One of the many things that debt can affect in your life is your credit score.
This is arguably one of the biggest factors of struggling with debt because it’s the deciding factor when you apply for credit. It’s looked at by all lenders to allow them to determine your ‘creditworthiness’.
Credit scores are generally available online and you can find it out in just a few clicks. But, understandably, it can become a bit confusing, so we’ve created this handy guide for you to explain what it all means and the steps you can take to improve your score.
What is a credit score?
Your credit score is calculated by the three main credit reference agencies; Experian, Equifax and TransUnion. Once it’s calculated, you are given a three-digit number based on your previous borrowing history and your current borrowing habits.
This is then attached to your credit file. This is what is looked at by lenders when you make a credit application and it will take into account things such as:
- Any unpaid debts
- How much credit you have available – i.e. if you have maxed your limits
- Your overall debt level
- If there are any defaults on any of your debts
For the most part, it will be the most recent of these details that lenders will be interested in. However, your report will hold a record of all these details for a total of six years.
If there are any negatives on your report, this can be a red flag to lenders when making decisions on your credit applications. This can result in being rejected or being charged higher interest rates as you will then be seen as a higher risk for borrowing money.
What’s a good credit score?
How your score is rated is different across the board. Each company will have their own way of doing this which means it may look more favourable in some places than others.
But, as long as you have a good credit score with one of the three main reference agencies mentioned above, then you will be considered a good credit candidate by lenders.
A good score for each agency is calculated as follows:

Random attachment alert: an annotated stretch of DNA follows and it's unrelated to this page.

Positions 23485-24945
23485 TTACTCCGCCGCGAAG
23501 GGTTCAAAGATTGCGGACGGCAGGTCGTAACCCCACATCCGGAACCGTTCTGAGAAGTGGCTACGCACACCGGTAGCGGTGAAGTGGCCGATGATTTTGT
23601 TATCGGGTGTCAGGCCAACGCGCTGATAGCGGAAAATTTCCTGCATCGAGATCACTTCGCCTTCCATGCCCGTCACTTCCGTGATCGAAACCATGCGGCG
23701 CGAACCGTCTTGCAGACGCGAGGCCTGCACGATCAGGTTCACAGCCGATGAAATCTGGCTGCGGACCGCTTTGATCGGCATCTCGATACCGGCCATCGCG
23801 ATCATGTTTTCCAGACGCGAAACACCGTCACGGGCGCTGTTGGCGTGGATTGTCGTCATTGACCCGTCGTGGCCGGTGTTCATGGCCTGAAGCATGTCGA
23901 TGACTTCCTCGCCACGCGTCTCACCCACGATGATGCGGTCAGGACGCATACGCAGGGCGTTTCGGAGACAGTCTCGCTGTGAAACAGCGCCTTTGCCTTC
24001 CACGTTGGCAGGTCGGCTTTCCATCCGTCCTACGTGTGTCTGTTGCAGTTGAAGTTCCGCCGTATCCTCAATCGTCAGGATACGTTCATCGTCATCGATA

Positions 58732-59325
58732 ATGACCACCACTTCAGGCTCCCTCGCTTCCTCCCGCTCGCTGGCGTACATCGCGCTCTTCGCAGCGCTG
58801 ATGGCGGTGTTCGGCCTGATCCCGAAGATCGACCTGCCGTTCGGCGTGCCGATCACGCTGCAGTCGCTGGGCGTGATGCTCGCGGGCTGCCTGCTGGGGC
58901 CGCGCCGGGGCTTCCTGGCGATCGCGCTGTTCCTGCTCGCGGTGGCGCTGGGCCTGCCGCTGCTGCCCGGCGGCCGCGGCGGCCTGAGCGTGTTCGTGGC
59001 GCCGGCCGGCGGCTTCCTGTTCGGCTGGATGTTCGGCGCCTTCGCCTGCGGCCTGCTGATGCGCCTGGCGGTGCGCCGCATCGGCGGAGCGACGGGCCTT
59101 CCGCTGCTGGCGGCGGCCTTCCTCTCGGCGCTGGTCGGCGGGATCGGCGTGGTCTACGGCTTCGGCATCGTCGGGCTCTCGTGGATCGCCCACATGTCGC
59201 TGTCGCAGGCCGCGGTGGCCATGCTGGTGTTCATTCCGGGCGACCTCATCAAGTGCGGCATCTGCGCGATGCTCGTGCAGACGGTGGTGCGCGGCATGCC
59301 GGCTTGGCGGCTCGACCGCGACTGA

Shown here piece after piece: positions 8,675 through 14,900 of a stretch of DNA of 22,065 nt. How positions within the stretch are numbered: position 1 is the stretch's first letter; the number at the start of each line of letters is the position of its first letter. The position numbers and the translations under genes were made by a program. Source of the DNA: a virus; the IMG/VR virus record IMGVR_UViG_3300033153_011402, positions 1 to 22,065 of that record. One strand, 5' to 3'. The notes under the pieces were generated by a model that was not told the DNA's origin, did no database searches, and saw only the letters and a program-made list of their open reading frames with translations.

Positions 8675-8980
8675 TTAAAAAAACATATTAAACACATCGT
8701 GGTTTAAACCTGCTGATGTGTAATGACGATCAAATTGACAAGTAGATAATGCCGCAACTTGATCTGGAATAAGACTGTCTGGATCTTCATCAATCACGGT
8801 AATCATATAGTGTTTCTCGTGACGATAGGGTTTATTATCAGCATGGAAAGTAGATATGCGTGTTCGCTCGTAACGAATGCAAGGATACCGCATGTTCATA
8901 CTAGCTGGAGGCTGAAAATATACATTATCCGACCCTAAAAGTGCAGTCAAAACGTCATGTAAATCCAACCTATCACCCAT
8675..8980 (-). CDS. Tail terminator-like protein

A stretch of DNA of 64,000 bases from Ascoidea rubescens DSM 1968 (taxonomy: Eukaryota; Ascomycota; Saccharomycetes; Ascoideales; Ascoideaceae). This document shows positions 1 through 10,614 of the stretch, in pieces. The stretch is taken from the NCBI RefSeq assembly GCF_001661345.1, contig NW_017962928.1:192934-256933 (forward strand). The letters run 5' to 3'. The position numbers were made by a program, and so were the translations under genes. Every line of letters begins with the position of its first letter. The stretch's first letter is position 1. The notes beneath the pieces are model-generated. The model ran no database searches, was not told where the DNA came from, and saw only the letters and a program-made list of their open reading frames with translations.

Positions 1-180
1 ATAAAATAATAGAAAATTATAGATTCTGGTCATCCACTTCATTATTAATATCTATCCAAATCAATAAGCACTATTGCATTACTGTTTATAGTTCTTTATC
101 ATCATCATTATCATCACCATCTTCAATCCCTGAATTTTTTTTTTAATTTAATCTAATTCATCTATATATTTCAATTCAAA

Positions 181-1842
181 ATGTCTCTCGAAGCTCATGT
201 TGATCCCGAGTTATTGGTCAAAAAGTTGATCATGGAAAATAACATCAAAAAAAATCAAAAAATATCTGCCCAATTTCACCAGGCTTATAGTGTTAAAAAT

- Equifax: anything above 660
- Experian: anything above 700
- TransUnion: anything above 720
It’s important to remember, however, that this does not guarantee that any credit application you make will be approved. There are usually other factors taken into consideration when making the decision to lend to you and it will never be purely based on your score.
The information that is held on your credit report will differ depending on what reference agency it was generated by. As such, it’s always best to check all of them to give yourself a better overall picture of your credit profile.
Generally, credit reports will hold the following details:
- Personal details such as your name, address, date of birth etc.
- A trail of any credit search done by any lenders during credit applications
- If you are on the electoral roll at your address and how many years you have been there
- Any defaults you have on any of your accounts
- How much you owe to any lenders
- Details of any joint accounts you have with anyone
- Any unpaid county court judgements (CCJs)
- A marker showing if you have been subject to bankruptcy or insolvency
Information about things such as your wages, student loans council tax or criminal record (if you have one) will not be held on your credit report. However, in some cases, you may be asked for these details when applying for credit and they may be considered alongside the information on your report.
How can I improve my credit score?
If your credit score is low, there are things you can do to build this up. We’ve laid some of these out for you below:
- Check for mistakes
This is one of the most important things to check for on your credit report. If even just a small detail is wrong, your score can be impacted, so make sure you check regularly that all your details are correct.
- Don’t get caught out by fraud
Now you’ve checked all your details are correct, it’s then time to check for any accounts or applications that could be fraudulent. If you notice anything that you either didn’t apply for or is incorrect, flag this not only to the company in question but to the credit reference agency as well to have it removed.
- Make your payments on time
Now, this one may seem like an obvious one. But paying your bills on time is one of the best ways to show to lenders that you can be responsible with your money and pay back borrowed money.
- Don’t max your limits
Understandably, you usually take on credit to use it, but a great way to help boost your score is not to max out any limits you have, such as a credit card. The less available credit you use, the more this goes in your favour to future lenders, which will ultimately improve your credit score.
- Clear what debt you can
If at all possible, it’s best to pay off as much of your existing debt as you can before you apply for any new credit. This will not only improve your score but also lower the risk factor for lenders to then approve your application.
If you’re unsure about your credit score and your debts, talk to TAD today. As our resident expert, he can help you diagnose your debts and offer you advice tailored to your situation.